The threaded, cold hammer-forged 10-inch barrel is capable of superb accuracy, and the included top rail provides a platform for mounting all sorts of optics.
Other key features borrowed from the larger 10/22 semi-autos include Ruger’s BX-15 15-round magazine and a crisp, smooth trigger. Each Charger includes a bipod to help stabilize the pistol for maximum accuracy, and if you plan on hunting small game with a .22 pistol, this is an excellent choice.
It’s also a great gun for backyard plinking, and it’s extremely affordable. There’s even a breakdown model that disassembles easily for convenient storage and returns to zero when pieced back together. MSRP: $399 www.ruger.com/
The SW22 Victory is a recent addition to Smith & Wesson’s firearm line — and it’s a welcome addition.
This blowback-operated semi-auto offers a long list of excellent features, including adjustable fiber-optic sights, a Picatinny rail for mounting optics, textured polymer grips and an adjustable trigger stop.
Two 10-round magazines come standard, and takedown is extremely easy, requiring the removal of a single screw.
The match-grade barrel can be easily removed and swapped out as desired. There are models available with Kryptek camo and threaded barrels, and Smith & Wesson’s Performance Center offers a number of high-end models with extra touches, like carbon-fiber barrels and pre-mounted red-dot optics.
Regardless of which version you choose, the SW22 is a superb .22 handgun that’s accurate, budget-friendly and fun to shoot on any occasion. MSRP: $454-$945 www.smith-wesson.com
Find Out More: Smith & Wesson SW22 Victory
Another blowback .22 semi-auto, the Buck Mark is available in, ironically, 22 different styles — perfect for everything from backyard shooting to small game hunting and competition.
These guns offer excellent reliability and very high build quality, as well as a number of great optional features, such as optional fluted and threaded barrels, full-length top rails and a choice of walnut or polymer grips.
Alloy receivers keep weight to a minimum, yet these pistols are large enough for adults to comfortably grip and shoot. They come equipped with good triggers, and they cycle reliably with a wide range of ammo — you can expect to spend your time on the range shooting instead of clearing jams.
Buck Mark pistols look and feel like expensive firearms, and yet they’re affordably priced. MSRP: $439.99-$1,079.99 www.browning.com
Learn More: Browning Buck Mark .22 Rimfire
Rounding out our list of top-flight .22 handgun options is Ruger’s sleek New Bearcat revolver, a perfectly-proportioned rimfire revolver that pays homage to Bill Ruger’s love of single-action wheelguns.
With an overall length of 9 inches and a weight of 24 ounces, this is a gun that’s great for young and old shooters alike. Available in both blued and stainless versions, the Bearcat is adorned with hardwood grips and bear and cougar rollmarks on the cylinder.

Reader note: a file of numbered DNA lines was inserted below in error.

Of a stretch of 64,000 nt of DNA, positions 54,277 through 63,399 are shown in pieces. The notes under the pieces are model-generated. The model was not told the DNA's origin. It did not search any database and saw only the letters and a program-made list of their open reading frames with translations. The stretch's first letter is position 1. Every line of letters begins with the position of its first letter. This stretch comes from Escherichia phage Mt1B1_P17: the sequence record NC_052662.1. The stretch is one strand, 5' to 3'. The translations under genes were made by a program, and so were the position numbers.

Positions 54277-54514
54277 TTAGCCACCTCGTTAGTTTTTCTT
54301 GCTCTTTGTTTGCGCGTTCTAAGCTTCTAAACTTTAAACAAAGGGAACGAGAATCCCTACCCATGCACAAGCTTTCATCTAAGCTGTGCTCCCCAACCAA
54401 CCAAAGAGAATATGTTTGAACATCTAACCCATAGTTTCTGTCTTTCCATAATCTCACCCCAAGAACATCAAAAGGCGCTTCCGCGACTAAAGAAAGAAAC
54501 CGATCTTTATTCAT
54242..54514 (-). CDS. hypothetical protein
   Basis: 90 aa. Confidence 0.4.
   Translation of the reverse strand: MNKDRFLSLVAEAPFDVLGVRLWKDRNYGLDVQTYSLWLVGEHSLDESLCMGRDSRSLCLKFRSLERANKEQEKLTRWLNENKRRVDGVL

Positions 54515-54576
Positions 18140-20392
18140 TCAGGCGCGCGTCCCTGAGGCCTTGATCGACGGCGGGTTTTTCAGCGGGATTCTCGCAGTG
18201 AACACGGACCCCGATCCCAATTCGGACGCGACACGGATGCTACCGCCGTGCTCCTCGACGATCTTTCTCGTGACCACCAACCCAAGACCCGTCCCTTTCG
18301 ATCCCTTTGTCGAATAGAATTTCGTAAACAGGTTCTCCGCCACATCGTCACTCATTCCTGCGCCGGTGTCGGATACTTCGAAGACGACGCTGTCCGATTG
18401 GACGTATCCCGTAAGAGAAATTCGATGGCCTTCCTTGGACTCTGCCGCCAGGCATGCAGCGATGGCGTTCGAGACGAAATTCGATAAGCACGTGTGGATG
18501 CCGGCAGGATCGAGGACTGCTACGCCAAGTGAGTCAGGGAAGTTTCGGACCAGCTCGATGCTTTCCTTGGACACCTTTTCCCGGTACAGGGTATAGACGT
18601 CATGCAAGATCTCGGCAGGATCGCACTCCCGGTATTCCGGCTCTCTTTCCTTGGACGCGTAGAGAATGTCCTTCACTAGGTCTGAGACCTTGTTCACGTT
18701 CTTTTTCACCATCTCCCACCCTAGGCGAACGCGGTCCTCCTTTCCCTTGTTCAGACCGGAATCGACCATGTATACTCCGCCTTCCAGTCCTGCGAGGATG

The capacity is six rounds, and the fixed sights are basic but functional for shooting at close to moderate ranges. The single-action design with Ruger’s patented transfer bar system is very safe, and this is a great gun to introduce new shooters to the sport since the hammer must be cocked between shots.
This is a classic Ruger design that has been a favorite of shooters young and old for generations — isn’t it time you made space in your safe for at least one more .22? MSRP: $819-$919 www.ruger.com/
Find Your Next .22 Pistol
- Ruger .22 Handgun: Gun Digest’s Top Pistol Picks
- Glock 44: Austrian Company Moves Into Rimfire Market
When it comes to the .22 pistol for hunting, the classic Colt Woodsman is hard to beat. Designed by John Browning in 1915, it was the first commercially successful semi-auto .22 pistol.
The Woodsman was a handfit .22 pistol, designed to feed cartridges smoothly thanks to slanted magazines. That design solved rimfire cartridge feeding issues that had plagued other designers of the era.
Today, a used Colt Woodsman will fetch north of $4,000 for the Match Target variant in excellent condition. In fact, they are much sought-after collectors’ items. Indeed, many still consider it to be the best .22 target pistol of all time.
First Series and Pre Woodsman Colts are characterized by a 6 5/8-inch barrel in the Target model, or a 4 ½-inch tube in the Sport version. Moreover, Second and Third Series pistols sported 6- and 4 ½-inch barrels in the Target, Targetsman, and Huntsman versions, respectively. MSRP: Discontinued. www.colt.com/
The High Standard .22 — sometimes spelled “Hi-Standard” as engraved on the slides of some early models — is chiefly regarded as a .22 target pistol.
High Standards were produced starting in 1926. For service pistol competition, the High Standard reigned supreme in its role “on the line.” Available in a dizzying array of model designations, High Standards were known for their exceptional barrels and triggers.
Popular models included the High Standard Supermatic and Supermatic Trophy, High Standard Olympic and High Standard Victor. In 2018, the company (then known as the High Standard Manufacturing Company) made its last valiant stand and ceased operations.
In the collectible gun market, a 102 Series Supermatic Trophy will command upwards of $1,350 at auction. And you’ll still see them winning trophies in NRA Bullseye Precision Pistol competition. MSRP: Discontinued.